We humans are creatures of days and dates, though most fade quickly into the fog of memory. Researchers have recently identified a newly discovered phenomenon called “hyperthymesia,” more commonly known as “autobiographical memory.” Those who possess this condition are able to remember the most precise details of every day of their lives. Mention a date and they can tell you where they were, what they were doing, and what of significance happened in the world on that day. These people remember every single day, including those in which nothing out of the ordinary happened. It is, we can only assume, a gift of sorts. Most of us do not possess this gift, nor can we really imagine it.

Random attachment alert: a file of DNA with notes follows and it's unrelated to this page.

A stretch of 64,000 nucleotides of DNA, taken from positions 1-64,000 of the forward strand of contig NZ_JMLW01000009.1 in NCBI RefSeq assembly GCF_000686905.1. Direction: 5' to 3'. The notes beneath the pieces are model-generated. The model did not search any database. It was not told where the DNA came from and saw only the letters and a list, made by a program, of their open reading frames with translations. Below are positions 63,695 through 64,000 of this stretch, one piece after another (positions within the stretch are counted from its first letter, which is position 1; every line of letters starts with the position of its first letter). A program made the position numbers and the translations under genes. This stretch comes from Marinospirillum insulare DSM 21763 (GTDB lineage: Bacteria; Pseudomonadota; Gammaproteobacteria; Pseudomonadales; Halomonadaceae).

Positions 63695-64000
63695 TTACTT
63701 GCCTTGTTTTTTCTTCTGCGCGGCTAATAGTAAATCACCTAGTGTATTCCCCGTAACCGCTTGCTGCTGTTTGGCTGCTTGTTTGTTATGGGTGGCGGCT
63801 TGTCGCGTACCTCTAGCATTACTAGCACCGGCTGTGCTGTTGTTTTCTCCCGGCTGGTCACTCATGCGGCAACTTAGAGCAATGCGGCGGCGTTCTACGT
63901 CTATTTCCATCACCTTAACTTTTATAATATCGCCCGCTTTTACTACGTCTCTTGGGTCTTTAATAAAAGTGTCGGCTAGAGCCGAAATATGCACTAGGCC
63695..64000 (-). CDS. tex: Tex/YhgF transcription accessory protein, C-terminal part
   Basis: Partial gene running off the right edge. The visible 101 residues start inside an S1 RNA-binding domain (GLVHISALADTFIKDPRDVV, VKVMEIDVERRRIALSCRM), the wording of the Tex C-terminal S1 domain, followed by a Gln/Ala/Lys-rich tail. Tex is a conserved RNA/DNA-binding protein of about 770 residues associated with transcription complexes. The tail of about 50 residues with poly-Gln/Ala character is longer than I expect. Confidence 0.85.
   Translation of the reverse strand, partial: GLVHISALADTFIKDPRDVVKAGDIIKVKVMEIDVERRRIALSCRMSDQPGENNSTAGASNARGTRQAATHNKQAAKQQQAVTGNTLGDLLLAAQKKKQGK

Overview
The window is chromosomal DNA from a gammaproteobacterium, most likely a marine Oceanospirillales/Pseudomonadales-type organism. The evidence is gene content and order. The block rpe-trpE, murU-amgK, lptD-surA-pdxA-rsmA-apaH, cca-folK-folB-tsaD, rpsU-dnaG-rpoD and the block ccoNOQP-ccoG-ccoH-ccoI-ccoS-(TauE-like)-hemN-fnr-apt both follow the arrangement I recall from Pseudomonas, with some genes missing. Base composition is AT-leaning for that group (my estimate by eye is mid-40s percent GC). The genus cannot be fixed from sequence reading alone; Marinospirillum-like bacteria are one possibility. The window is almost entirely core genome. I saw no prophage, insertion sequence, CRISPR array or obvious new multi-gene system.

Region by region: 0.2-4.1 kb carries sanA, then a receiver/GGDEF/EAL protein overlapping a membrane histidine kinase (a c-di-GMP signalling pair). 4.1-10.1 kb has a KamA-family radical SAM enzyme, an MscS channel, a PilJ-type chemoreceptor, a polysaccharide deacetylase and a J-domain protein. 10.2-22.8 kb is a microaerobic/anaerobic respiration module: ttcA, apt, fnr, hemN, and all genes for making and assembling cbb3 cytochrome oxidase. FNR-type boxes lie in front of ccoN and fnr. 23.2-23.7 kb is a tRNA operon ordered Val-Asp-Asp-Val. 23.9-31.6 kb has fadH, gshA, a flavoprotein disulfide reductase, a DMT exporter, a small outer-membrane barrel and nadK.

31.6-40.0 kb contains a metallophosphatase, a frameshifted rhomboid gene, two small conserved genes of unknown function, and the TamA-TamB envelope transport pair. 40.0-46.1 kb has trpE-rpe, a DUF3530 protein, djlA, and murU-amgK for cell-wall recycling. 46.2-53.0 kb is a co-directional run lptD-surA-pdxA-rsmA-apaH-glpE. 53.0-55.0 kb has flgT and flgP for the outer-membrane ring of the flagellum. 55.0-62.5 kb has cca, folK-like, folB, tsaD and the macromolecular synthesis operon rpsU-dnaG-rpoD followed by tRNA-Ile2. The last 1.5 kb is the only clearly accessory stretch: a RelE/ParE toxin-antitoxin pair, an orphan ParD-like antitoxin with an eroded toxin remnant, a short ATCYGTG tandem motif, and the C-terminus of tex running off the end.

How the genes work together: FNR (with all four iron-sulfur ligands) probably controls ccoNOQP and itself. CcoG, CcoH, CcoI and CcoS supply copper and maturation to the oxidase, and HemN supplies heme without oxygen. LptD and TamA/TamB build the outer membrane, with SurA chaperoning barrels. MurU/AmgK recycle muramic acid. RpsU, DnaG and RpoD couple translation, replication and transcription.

That is why days like today are important to us. We are gathered together in this place and with these people in order to mark this day as out of the ordinary. Many of us are dressed in a way that could only be described as odd if worn everyday, but perfectly fitting when worn today. The faculty and gradates arrayed before you are dressed in the medieval attire of scholars, complete with the regalia indicating degrees, subjects of study, and academic rank. Within hours, these gowns and robes will be rehung or reboxed and put away until needed again for another day like today. And yet, even those of us without the gift of autobiographical memory will remember this day, for it is not just like any other day.

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